EVAN OLDS, 3, who is about to start preschool, wears a new backpack and looks at other school supplies while shopping with his father Rich at a Super Target store in Littleton, Colo.
BLOOMBERG NEWS FILE PHOTO/MATTHEW STAVER
By Kimberley Donoghue PBN Web Editor Twitter: @kdonog
PROVIDENCE – Rhode Island has been awarded an unspecified amount in federal funds to improve early learning.
Rhode Island is one of nine winners of the Race to the Top Early Learning Challenge grant, which could bring in as much as $50 million over four years. The exact amount is expected to be announced next week.
The early learning funding aims “to help build statewide systems that improve all early learning programs, including child care, Head Start centers, and public or private preschools.”
“As we work to improve education in Rhode Island, we must focus our efforts on the education of our youngest students. Success in the early years is the foundation for all that follows,” said Gov. Lincoln D. Chafee. “The grant we have received today will improve the quality of early learning for all children in Rhode Island, with a special focus on increasing access for high-needs populations. This award will benefit our state for many years to come.”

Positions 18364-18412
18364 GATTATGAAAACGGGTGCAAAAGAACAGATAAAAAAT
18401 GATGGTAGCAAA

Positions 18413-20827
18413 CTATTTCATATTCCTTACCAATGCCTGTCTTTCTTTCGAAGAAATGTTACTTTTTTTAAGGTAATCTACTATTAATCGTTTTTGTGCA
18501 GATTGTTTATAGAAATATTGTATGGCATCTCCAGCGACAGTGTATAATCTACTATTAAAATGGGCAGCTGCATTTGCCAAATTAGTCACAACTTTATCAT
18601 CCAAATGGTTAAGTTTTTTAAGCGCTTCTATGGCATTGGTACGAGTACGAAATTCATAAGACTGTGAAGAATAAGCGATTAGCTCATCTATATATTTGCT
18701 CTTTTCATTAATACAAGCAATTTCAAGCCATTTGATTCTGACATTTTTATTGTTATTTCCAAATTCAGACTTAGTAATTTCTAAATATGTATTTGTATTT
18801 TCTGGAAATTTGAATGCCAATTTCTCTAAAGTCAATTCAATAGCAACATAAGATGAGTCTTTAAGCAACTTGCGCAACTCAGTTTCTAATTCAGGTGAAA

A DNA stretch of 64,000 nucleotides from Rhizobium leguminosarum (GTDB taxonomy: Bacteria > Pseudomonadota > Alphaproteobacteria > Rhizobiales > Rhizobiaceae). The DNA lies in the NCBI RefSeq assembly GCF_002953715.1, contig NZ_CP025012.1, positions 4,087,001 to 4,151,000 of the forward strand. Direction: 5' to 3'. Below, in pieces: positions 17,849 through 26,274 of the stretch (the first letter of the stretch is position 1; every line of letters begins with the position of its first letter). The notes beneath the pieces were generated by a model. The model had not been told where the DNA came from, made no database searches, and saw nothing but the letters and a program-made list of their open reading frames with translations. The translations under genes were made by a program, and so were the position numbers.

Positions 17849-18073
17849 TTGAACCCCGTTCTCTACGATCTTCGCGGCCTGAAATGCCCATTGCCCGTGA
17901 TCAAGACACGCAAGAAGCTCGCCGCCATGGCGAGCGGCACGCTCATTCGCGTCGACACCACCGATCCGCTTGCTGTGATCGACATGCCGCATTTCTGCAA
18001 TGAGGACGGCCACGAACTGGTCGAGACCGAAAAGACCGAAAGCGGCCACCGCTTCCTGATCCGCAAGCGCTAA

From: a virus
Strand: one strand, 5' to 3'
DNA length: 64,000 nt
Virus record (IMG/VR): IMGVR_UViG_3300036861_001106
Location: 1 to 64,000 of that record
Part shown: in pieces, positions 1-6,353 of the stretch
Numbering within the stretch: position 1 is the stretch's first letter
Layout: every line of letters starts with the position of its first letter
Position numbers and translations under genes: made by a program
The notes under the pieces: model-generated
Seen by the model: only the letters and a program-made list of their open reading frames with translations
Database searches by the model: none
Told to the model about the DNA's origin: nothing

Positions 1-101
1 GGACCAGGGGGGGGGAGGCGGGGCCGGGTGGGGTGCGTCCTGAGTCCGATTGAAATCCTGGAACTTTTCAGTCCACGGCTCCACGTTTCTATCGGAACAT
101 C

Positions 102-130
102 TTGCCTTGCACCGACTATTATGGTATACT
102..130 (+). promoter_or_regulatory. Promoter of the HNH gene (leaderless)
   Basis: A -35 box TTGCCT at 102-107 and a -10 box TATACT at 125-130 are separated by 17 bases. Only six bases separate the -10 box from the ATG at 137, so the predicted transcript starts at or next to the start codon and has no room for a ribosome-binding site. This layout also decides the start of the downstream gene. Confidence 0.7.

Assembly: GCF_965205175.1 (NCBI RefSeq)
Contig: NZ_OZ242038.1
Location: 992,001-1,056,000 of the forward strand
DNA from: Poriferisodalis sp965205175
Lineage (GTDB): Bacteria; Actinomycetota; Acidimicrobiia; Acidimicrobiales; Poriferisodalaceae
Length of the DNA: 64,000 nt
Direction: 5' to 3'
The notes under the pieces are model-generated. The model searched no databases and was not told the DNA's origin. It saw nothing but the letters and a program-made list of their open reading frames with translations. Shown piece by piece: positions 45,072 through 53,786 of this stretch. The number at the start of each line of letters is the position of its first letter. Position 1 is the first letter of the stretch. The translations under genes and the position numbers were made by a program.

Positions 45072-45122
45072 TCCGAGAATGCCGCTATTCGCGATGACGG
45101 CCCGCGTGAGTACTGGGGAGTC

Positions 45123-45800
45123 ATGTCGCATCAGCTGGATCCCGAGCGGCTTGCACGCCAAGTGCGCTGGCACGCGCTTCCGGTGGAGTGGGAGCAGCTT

Last year, Rhode Island was awarded a Race to the Top grant of $75 million. The Ocean State is one of six states to have been awarded two Race to the Top grants, a news release from the U.S. Department of Education said.
The state education department gave some examples of work the grant will support, including:
Revising and expanding the child-care program quality-rating system (Brightstars) to provide the training, guidance and incentives to raise the quality of all early learning programs.
Providing high-quality professional development and increased access to higher education to individuals working in early-learning programs.
Building upon statewide data systems to develop clear, accurate, in-depth knowledge about all of our children, their teachers, and all of our schools and programs, and to monitor students’ progress and success from birth through their college years.
Working with educators and assessments experts to develop a statewide “kindergarten-entry assessment” so that we better understand what instructional support our youngest children need and what strengths they bring as they arrive for their first day of school.